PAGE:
Before you enter into official files your handwritten notes on conversations, recollections or thoughts about an HR decision, consider how your words might be interpreted. Years from now, will you be able to remember exactly what your scribbled notes meant? Could anything you wrote be interpreted more than one way?
Best practice: Draft a memo that summarizes and fleshes out your notes—and that makes your ideas perfectly clear. Then toss out the original notes.
That kind of paper trail is self-explanatory, not a record that could be interpreted several ways.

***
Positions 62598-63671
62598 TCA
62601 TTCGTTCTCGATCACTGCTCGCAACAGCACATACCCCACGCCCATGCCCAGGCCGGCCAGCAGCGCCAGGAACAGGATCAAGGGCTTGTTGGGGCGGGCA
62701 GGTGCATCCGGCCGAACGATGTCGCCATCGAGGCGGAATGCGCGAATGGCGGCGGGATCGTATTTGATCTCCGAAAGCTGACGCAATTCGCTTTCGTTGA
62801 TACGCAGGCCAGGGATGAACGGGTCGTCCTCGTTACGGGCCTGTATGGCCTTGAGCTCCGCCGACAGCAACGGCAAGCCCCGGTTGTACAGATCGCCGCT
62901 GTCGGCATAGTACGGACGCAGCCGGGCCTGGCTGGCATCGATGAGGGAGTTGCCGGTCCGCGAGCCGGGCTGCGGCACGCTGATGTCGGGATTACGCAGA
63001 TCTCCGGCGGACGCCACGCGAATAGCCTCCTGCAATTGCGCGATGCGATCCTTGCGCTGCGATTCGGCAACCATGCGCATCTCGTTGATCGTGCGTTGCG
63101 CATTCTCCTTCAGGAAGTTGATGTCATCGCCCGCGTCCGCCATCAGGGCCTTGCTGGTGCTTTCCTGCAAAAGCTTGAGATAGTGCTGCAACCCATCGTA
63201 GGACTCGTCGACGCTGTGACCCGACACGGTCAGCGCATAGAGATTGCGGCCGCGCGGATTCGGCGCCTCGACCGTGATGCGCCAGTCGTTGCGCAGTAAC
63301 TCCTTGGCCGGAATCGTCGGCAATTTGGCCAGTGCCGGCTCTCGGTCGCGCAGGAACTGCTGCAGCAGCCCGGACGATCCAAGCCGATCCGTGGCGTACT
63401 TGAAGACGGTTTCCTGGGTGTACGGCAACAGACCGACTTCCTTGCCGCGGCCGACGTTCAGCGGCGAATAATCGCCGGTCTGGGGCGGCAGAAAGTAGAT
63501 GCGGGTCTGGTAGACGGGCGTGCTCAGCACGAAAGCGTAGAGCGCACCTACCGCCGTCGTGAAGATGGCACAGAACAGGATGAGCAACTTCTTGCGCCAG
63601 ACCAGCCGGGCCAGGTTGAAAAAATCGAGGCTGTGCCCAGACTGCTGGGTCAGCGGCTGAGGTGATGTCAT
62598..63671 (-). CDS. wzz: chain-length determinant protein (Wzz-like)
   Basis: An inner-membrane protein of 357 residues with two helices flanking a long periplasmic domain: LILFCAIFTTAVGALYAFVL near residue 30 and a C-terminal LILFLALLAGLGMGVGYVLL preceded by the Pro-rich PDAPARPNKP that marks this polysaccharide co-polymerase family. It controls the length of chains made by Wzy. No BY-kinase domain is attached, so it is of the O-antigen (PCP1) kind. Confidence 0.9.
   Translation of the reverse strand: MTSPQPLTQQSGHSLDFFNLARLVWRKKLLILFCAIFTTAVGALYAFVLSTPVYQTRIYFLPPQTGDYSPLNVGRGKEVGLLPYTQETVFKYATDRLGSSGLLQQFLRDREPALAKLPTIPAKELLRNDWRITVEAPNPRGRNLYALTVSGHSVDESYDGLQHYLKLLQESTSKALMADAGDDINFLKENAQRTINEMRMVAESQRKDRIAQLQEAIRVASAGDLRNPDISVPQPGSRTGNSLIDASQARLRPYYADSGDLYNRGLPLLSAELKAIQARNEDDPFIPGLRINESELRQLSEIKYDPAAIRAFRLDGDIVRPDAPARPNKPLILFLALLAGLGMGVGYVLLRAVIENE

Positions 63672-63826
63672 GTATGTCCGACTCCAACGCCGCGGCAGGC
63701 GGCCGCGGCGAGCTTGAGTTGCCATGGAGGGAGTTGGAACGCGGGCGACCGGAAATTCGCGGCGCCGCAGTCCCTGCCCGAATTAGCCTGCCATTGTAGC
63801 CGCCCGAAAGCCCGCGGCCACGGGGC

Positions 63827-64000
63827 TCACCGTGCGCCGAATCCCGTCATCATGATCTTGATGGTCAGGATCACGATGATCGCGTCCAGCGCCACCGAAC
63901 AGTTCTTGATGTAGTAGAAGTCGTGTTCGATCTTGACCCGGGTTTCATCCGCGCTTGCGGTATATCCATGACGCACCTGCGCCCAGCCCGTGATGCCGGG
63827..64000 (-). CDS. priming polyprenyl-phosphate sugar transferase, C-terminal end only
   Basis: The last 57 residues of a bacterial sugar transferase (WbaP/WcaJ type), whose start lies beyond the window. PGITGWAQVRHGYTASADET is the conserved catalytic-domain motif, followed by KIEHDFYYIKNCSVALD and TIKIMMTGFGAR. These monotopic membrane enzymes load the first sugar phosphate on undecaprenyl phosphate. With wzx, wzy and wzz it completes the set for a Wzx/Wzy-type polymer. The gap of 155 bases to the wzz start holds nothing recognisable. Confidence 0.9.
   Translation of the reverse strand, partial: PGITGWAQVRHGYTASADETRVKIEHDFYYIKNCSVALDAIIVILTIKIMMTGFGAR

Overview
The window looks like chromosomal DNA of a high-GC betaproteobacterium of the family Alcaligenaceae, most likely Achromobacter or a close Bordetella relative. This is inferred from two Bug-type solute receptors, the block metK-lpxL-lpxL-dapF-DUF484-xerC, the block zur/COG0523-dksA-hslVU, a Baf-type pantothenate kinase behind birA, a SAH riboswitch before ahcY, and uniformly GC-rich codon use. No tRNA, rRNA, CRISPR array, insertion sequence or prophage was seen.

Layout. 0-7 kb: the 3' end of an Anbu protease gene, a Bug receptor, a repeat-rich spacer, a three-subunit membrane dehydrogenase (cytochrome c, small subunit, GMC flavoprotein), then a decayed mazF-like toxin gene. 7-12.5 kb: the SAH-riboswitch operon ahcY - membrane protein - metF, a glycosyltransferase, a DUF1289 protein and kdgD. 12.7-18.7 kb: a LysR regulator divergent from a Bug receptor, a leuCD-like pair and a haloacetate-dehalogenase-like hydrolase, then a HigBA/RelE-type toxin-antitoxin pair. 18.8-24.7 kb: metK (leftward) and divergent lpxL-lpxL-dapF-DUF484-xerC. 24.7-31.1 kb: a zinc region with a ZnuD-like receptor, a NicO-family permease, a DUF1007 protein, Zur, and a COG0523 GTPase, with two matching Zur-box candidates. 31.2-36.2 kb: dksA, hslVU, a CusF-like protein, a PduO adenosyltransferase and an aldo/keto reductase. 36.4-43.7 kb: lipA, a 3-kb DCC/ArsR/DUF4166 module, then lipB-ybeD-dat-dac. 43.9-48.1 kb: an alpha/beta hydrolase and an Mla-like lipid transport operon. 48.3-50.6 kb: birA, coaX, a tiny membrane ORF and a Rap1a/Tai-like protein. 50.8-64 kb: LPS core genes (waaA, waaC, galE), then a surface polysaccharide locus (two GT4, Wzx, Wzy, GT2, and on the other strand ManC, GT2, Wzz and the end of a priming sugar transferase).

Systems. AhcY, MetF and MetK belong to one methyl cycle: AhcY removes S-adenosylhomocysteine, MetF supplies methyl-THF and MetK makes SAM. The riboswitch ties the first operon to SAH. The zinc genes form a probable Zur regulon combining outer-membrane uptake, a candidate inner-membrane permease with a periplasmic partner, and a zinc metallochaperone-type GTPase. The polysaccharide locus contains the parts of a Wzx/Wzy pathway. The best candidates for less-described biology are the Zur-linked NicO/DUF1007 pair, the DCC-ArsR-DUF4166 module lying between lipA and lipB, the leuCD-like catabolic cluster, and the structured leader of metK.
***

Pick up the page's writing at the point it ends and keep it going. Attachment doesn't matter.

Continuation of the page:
Recent case: Marc Penberg, age 53, worked for Healthbridge Management. He has diabetes and had undergone heart surgery that required him to use.
Penberg’s job involved converting patient referrals to the company’s rehabilitation facility into actual placements. Employees like Penberg conducted medical screenings on all referrals. He would later claim he ...(register to read more)
- Common sense prevails: Simply belonging to protected class doesn't justify bias lawsuit
- Who gets the promotion? 6 steps to smart and legal decisions
- Blue Mondays? Thwart Attempt at 3-Day Weekends
- Firing during FMLA leave: legal, but usually unwise
- Winning lawsuit no slam-Dunk when firing follows romance